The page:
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TILE PAC1PIC COMMERCIAL ADVERTISER: HONOIUIU, NOVEMBER 7, 1S94.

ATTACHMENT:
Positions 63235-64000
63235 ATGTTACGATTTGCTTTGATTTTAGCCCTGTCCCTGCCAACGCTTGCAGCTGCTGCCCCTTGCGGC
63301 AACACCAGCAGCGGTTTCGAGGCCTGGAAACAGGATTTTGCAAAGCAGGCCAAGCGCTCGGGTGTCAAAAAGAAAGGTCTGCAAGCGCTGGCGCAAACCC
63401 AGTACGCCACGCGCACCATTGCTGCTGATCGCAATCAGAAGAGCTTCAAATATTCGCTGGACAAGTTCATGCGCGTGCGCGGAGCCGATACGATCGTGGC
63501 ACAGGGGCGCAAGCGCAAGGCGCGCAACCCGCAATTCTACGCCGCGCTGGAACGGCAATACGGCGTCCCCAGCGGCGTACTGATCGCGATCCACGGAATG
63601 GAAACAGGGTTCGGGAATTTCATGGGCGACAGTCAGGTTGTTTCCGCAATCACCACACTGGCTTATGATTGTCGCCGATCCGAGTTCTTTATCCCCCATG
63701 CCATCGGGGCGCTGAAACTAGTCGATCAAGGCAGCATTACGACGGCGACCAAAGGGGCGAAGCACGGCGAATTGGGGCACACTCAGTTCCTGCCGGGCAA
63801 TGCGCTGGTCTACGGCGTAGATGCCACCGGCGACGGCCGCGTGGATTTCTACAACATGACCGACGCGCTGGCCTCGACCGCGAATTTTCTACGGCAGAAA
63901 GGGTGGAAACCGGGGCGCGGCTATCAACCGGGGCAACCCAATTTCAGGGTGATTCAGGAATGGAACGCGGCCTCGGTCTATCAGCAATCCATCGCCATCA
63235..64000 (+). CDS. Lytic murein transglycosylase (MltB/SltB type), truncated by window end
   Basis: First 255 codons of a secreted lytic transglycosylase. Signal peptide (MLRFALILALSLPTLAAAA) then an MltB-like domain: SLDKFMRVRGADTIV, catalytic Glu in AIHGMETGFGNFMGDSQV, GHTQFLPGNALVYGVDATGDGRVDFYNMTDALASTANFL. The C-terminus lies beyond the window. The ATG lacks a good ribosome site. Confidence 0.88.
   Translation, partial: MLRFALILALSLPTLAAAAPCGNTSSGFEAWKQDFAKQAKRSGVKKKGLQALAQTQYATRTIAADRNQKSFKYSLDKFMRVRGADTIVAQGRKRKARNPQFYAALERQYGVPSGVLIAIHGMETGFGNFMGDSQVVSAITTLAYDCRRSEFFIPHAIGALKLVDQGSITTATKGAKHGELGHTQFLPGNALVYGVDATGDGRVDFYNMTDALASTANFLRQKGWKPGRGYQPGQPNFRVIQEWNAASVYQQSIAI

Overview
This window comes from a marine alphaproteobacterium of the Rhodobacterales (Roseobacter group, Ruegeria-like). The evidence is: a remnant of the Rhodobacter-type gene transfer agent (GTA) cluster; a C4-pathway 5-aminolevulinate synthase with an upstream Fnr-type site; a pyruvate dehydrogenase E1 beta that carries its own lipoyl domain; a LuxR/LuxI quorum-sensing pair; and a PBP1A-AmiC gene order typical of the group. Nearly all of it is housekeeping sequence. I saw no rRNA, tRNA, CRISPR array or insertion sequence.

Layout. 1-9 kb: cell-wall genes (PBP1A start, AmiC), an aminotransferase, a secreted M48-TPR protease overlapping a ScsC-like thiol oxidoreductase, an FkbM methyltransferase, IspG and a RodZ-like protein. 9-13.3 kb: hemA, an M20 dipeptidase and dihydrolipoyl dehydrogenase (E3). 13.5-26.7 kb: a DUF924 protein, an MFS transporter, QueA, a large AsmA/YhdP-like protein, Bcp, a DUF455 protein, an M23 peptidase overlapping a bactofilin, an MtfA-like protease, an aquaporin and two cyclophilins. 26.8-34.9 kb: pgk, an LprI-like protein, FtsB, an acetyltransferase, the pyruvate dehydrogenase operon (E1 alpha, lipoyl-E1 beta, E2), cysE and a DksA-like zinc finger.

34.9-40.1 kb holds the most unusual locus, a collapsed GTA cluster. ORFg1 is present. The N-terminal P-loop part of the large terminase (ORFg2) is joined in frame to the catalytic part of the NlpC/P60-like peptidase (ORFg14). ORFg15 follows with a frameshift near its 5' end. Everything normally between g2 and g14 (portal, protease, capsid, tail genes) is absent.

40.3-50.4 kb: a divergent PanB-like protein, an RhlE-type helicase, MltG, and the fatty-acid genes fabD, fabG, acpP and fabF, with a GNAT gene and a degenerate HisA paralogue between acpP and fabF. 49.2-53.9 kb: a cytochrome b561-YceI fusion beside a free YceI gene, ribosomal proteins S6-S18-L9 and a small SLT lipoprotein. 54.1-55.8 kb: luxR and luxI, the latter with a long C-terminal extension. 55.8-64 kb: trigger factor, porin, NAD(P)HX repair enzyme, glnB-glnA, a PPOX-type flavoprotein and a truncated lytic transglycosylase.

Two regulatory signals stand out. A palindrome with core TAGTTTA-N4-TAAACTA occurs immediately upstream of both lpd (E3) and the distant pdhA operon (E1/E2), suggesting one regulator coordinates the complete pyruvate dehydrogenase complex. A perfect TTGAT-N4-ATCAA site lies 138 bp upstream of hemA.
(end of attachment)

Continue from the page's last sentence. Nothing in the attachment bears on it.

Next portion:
5 in the Supreme Court of the Ha waiian Islands. September Term. 1894. IN EQUITY. Samuel Nokris v. Emily De Her-ijlay. ered the defense a valid one and so waived it. It was not the duty of the Court to have passed upon it, of its own motion. The bar of the statute of limitations must be interposed by the dilligeuce of the debtor and unless otherwise provided by statute, be pleaded. It will not be raised by the iJourt unsolicited. Wood Lim. of Ac tions, sec. 7, and cases cited. The plea of the statute of limitations is generally a personal privilege, and may be waived by a defendant or as serted at his election." Id., sec. 41. Ladies' Column. (5tnrral Ujorriisfmrnta. EItRE JUDD, C. J., BICKERTON WM. I03TIR, ESQ. The demand for white cot ton Dress Goods during the last week has induced us to continue the sale of those on hand until they are all sold. Re in the case before us the plaintiff mpmw fu:Q mponc fVmf vni' (the defendant at law), in his answer memoer Ims means ttiat YOL and I stated that he relied upon the statute I bity titfv at jpst what tttf.v SCHILLER ! SCHILLER SCHILLER SCHILLER On appeal from Ciicuit Judge Whit ing, sustaining Demurrer. 'Mr. Foster, a member of the bar, j-at in place of Mr. Justice Frear, dis qualified by reason of his having been counsel.) cost us, not one cent more or one cent less. We ain't mak ing any money on these kind of sales, but it give3 us room for the immense stock of new goods that have arrived by the "Australia." AN "AMERICAN" Cabinet Grand A IIa rf the statute c.f limitations was rule in an action at law by the present iW fc ii(i:int aaint the jreent plaintiff. The Court hearing tiie ca-o lil not pas upon nor decide the defense thus made and counsel did not support the plea by argument, nor request the Court to pas upon it: Held, the omis sion to decide upon the plea is no .'round for equitable relief against the judgment. t of limitations. lis did not, however, call it to the notice of the Court. He also stated in his answer that he relied upon fraud, illegality and payment aa defenses and equally did not press tnese defenses, nor present any evi uenca to prove them. e can come to no other conclusion than that he waived all these defenses. The rule is undoubted that if the law Court had passed upon the plea and overruled it. though it was. in the opinion of a Court or Equity, errone- we Want to move 01 OUT Altai v r j-v 1 r- , M it I 4 wv -r t j 9 - f I neve. (Holmes v. state, 2s n.j. Eq. Hosiery at our Quick Sales LOOK WELL. ;x jurtcu, , cu.i ana amau rronc rrices, so tne secure a decision upon his plea. LALULo JJLALlY blULJA. If the plaintiff had failed t the plea passed upon, through gence or because he waived it, and at last week S Prices. Or the Sii "1 s- r per uozen ones at birjj per dozen, while the S5 per dozen i i jk m ones will co at 54 per dozen. Upright p lano WAKKANTED FOK 5 YEAKS. had after decision, asked the law Court to allow him an exception on this point as a ground for a new trial, he would be refused, because he had not asked the Court to rule upon it; WJSAK WELL, SOUND WELL. S7"Exa:nine these beautiful Instruments at the (Etaural SUitttrtisrmrttta. JUST RECEIVED ! J. T. Waterliouse No. 10 Store ladies' and gent's BATHING SUITS ! Ladies' and Children's Cloaks and Jackets, Children? Pinuforen, Silk, Shetland and Wool Shawls opinion of the coukt BY JUDD, c. J. and an exception to this refusal would The Same with MEN'S SOCKS: This is the second IJill in Kquity by the defendant in a suit at law, to va cate the judgment against him and to enjoin its collection. The bill alleges iu substance that in the suit at law the defense of the stat ute of limitations which was pleaded not avail him. Omission to charge upon any points of law arising in a case, unless desired or requested, is no ground for a new trial, liilliard. r. T. p. 207 and numerous cases there cited. The jury was waived in this case, but we apprehend that the same rule would apply, inasmuch as the was inadvertently omitted to be passed rulings of the Court on matters of law upon by the Justice who heard the in a jury waived case are of the same a.e, the jury being waived, and that general nature as the instructions of the cauae of action was barred by the the Court to the jury and are subject statute of limitations of six years and to exceptions. that the omission and failure of the Justice to rule upon and decide the said issue so made was due to no fault or negligence of the plaintiff or his attorney ; that no appeal at law lay from the said omission or failure of the said Justice to rule upon or decide the issue on the legal effect of the statute of limitations, inasmuch as no ruling had been made and so no exception could have been taken. The bill prays that the judgment be vacated because barred by the statute of limitations, and that the collection of the judgment be enjoined. The defendant demurred to the bill as disclosing no equity. The plaintiff had his day in Court and then and there failed to present the defense he now offers. Kquity cannot grant him relief. The only case cited by the plaintiff btaring upon the equity of this case is Pel zer Manufacturing Co. v. Hamburg Bremen Fire In. Co. C2 Fed. Rep. ' Plaintiff brought several actions against a number of insurance com panies for losses occasioned by the same fire. The jury found in his favor in one action, and it was agreed that the same verdict should be entered in the other actlous. In one of these, plaintiffhad declared on two policies issued by the same defendant, each The ground claimed for equitable policy bein made the subject of a relief, is, concisely stated, the omis sion of the Justice who heard the case to pass upon and decide whether the action at law was barred by the stat ute of limitations. The affidavits show that the Justice did not pass upon nor decide the Isue raised by this plea, and that counsel of plaintiff (the defendant at law) did not present nor argue the question, nor ask of the Court for a finding upon it. The precise question before us is, separate count. Bv haste and inad vertence, a verdict was taken on only one count, the judgment entered there on was affirmed, and, the amount thereof being paid, satisfaction was entered on the record. The omission to take judgment on the second count was not discovered until three years after, when it was too late to move for a new trial or to appeal. Held, that plaintiff's only remedy was in equity, on the ground of mistake in the ver- the S3 per dozen ones are now $2 25 per dozen. We also want to call Special Attention to the magnificent White Cot ton Embroidered Handker chiefs offered this week. They are not cheap ones, its the price of them that is cheap. The interest also increases W V 1 a 1 in our volcano trip ana it is quite evident from late re ports that Madame Pele is making great preparations to do her part for she has been throwing up fountains of fire fifty feet high during the last week and every indication goes to show that by the time you are leady to go sue will be in her glory. Remember and save every check, if you do not have enough you can give them to friends who are makinc: up MUSIC DEPAETMENT, SlJWJXXJN NEWS COMiP-A-IST y I KID GL0VES- JOHN NOTT. clubs. This week week for buyers. is a great B. F. SHLEKS & CO. whether a defense of a legal nature, I diet and judgment." The Court held omitted to be passed upon and decided by the law Court and not brought to the notice of the Court, and upon which no finding was requested, is good ground for equitable relief. I'omeroy says it is not. We quote from 3 Pom. Eq. Jur., Sec. 1361: "Equity will not restrain a legal ac tion or judgment, where the contro versy would be decided by the court of equity upon a ground equally avail able at law, unless the party invoking the aid of equity can show some special equitable feature or ground of relief; and In the case assumed this special feature or ground must neces sarily be something connected with the mode of trying and deciding the legal action, and not with the cause of action or the defense themselves. It is not such a special equitable ground of interference that the party has, by his own act or omission, failed to ef fectually avail himself of a valid de fense at law, nor that the court of law has decided a question of law or of fact erroneously. The principle is well established and is universal in its application, that when a cause belongs to the jurisdiction of the law courts, equity will never Interfere to restrain the prosecution of the action, nor to stay proceeding on the judgment or that the verdict and judgment omitted the damages on one count through accident, mistake and inadvertence, and sustained the jurisdiction in equity. We have no such allegations in the bill before us except such as were previously adjudicated in a for mer case between the parties. We dismiss the appeal and sustain the demurrer. A. B. Hartwell and F. M. Hatch for plaintiff; P. Neumann, Carter & Carter for defendant. Honolulu, October 25, 1S04. DER. CONCURRING OPINION BY WILLIAM FOSTER, ESQ. I dissented from the decision of the Court on the issues presented in this matter at the last June Term, and have since seen no rearon to change my opinion: on the contrary, the affi davits of Mr. Justice Dole, attached to the record now before us, confirm my former belief that be did not consider the question of the statute of limita tions. The sole issue now before this Court is whether such omission of the Trial Justice to consider that question is, for any reason, an equitable ground for now disturbing the judgment: and l execution, upon cnij mere leaal fround, although it may be demon- bJf thi3 Court couU, now further, rlf i ta5herfTnP unJ S! iJiX d And what lapse of time bars a fori a?"ld defense wni?h was not n i"dent, it would be more satis, a aiiu iegai ueiense, wnicn was noi n mm tn inpnrmrat that find- made available, either through the er ror of the court in determining the law or the facts, or the omissions of himself or his counsel in presenting it or in obtaining the evidence by which it could have been supported." Note 1 on page 3i.3. 'It is imma terial whether the question or matters relied upon by the complainant in equity was considered by the law court or not. Omission to present or make out a defense at law Is not a ground for equitable relief." In Day v. Cumming, 19 Vt. oOO, the Court. i?r Iledfield. J., say: "It has &lwav tip An hld. that anv defense. wJiich miqht be interposed at lair to ueieat me recovery, or a poruou oi ii, must be so interposed, or it Is con cluded bv the Judgment." In Simnson v. Eord Howden, 14 Eng. Chan. Kepts., 10$, it was held by 1-ord Chancellor Cottenham: "That a party has not effectually availed him self of a defense, or that a Court of law has erroneously decided a point of pure law is no ground for equitable interference." In 1S07 Lord Eldon said in Ware v. Horwood. 14 Ves.. 31. "Giblett has had an opportunity of defending him self at law; and iu fact a judgment was recovered against him; and, I agree, generally speaking, that a jur isdiction does not arise here from the mere circumstance that a party has omitted to make a proper defense at law." In Hungerford v. Siegerson, 20 How., 1I, the Supreme Court of the United states say: "Where a party has failed to make a proper defense at law through negligence, equity will not aid him." The defense of the statute of limita tions is a legal defe nse. It was not passed upon by the trial Court, be cause it was uot argued and the Court Was not xisked to decide it. It is not necessary to charge counsel with neg ligeuce in not bringing the matter to the attention of the Court, for counsel for defendant may not have consid- factory to me to incorporate that find ing in this decision: but the majority of the Court deem this unnecessary and inadvisable, and their judgment must prevail. m m Moonlight Concert Tonight. ihe Hawaiian band will cive a moonlight concert this evening at Thomas Square, commencing at the usual hour. The ne.v waltz, "Jolly Fellows." which made a big hit on Monday night, three encores being demanded, is included in the programme. This waltz was brought from the States by Judge Cooper and was presented to Pro fessor Berger. PART I. 1. March -"Belle of New York"... - Clarke '2. Overture "La Dame Blanche" -Boieldieu 3. Cornet Solo "Sea Flower" (by request) Rollinson 4. Selection "The Mikado". Sullivan PART II. o. "Reminiscences of Offenbach" Conradi 6. Waltz "Jolly Fellows" (by re quest) Vollstedt 7. Schottische "Pretty Women" Berger 5. March "Joyce's Post" -Boyer "Hawaii Pouoi." Walking Jackets Steel and iron Ranges, Stoves and Fixtures, E0U8EK2EPIK8 GOODS A!H) KITCHEN STXNSILS. AGATE WAKE IN GKREAT VARIETY. V7bUe, Gray and Silver-p!at-d RUBBER HOSE ! LIFT AND FORCE PUMPS, WATER CLOSETS, METALS, Plumbers' Stock, Water and Soil Pipes, Plumbing, Tin, Copper and Sheet iron Work, CHAMOIS GLOVES, LADIES AND CHILDREN 8 ats aod Bonnets ! TRIMMED AND UNTRIMMED, Dress Goods in preat variety, Rainbow and Embroidered Crape, Feathers and Flowers New Curtain Materials, Silk and Velvet Ribbons, Leatber and Silver Belts, Novelties in Rucliing Chiffon Handkerchiefs and Ties, LACE AND EMBROIDERED FLOUNCING S ! ?.ft?3 Wholesale and Retail ONE DOLLAR, liuilt Like a Cassuis. Admiral Ito, tLe Japanese hero of the day, who is known amoLg Lis devoted sailors as "the Lean Ad miral." -n account of bis extreme tbinne?f, has a duagbter xvbo is one cf JapuB very few blonde beauties. Get one now as they will be on Sale but a few days at this price. J. J. EGAE. DIMOND BLOCK. 95 asd 97 EIKQ ST&EBI. JXJST ARRIVED PER BARK C. T. BRYANT. BABY CARRIAGES of all styles, CARPETS, RUGS, and MATS in the latest patterns, DEioiaseliolci 99 Sewing: Ivlacliiries HandSewing Machines, all with the latest improvement.. Also on hand Westermayer "s Celebrated Cottage Pianos Parlor Organ?. Guitars and other Musical Instruments. GT"For sale by ED. HOFFSCHLAEOER & CO. Kin Street, opposite Castle & Coone FULL LINE OF JAPANESE GOODS Silk and Cotton Dress Goods, SILK, LINEN AND CREPE SHIRTS of complete stock made by Yama toya of Yokohama. Straw Hats, Neckwears, Sashes, Shawls, etc PROVISIONS in general. TEAS OF LATEST IMPORTATION Etc., Etc., Etc., Etc. When you are in need of any line of Japanese Goods, t?ive us first call and save your going all around town. Give the Baby 3819-tf METHODIST Episcopal Church Services BEGINNING ON SUNDAY, OCTO ber 14th, regular morning and evening services will be held by the Methodist Epicopal Church of Hono lulu. REV. II. W. PECK, Pastor, in the Hall, at the corner of Fort and Hotel streets (formerly Annexation Club Rooms). A formal organization of this Church will take place on the first Sundav in November. All Christians not affiliated with any other Evangelical church are invited to unite in this organisation. oSll-lm 6 AND FOR INFANTS 'ri J ! ITii r ram n J INVALIDS. A Perfect Nutriment for growing Children, Convalescents, CONSUMPTIVES, DYSPEPTICS, and the Aced,and In Arnte Illness and all Wasting Diseases. THE Best Food for Hand-fed Infants. Orit BOOK for the Instruction of mothers. "The Care and Feed, inc of Inant," will be naalledre to any address, upon request. OOLIBCR-GOODALC CO, BOSTON, MASS.. U. S. A. ITOHAN, Importer of Japanese Goods 206 Fort St., near Custom House. 3395-tf CENTRAL MARKET! ITJXJANTJ STREET. First-clasa Market in every respect ; be sides carrying a full line of Meats, we make a specialty of Breakfast Sausages, Head Cheese, Pressed Corn Beef. BENSON, SMITH CO., WESTBR00K & GARES, 343 7-q Proprietor. An Open Letter TO TIIE LADIES OF HONOLULU ! sol Agent for tri Hawhi'.Hn Inland. Daily Advertiser, 75 Cents per Month I WILL FOR THE SEXT TWO weeks SELL GOODS AT COST to mafce room for Holiday Goods. gZSm"Tbe Goods are all fresh and of the latest rtylee. M. HANNA, DELIVERED BY CARRIER 1 2811-Im FORT STREET.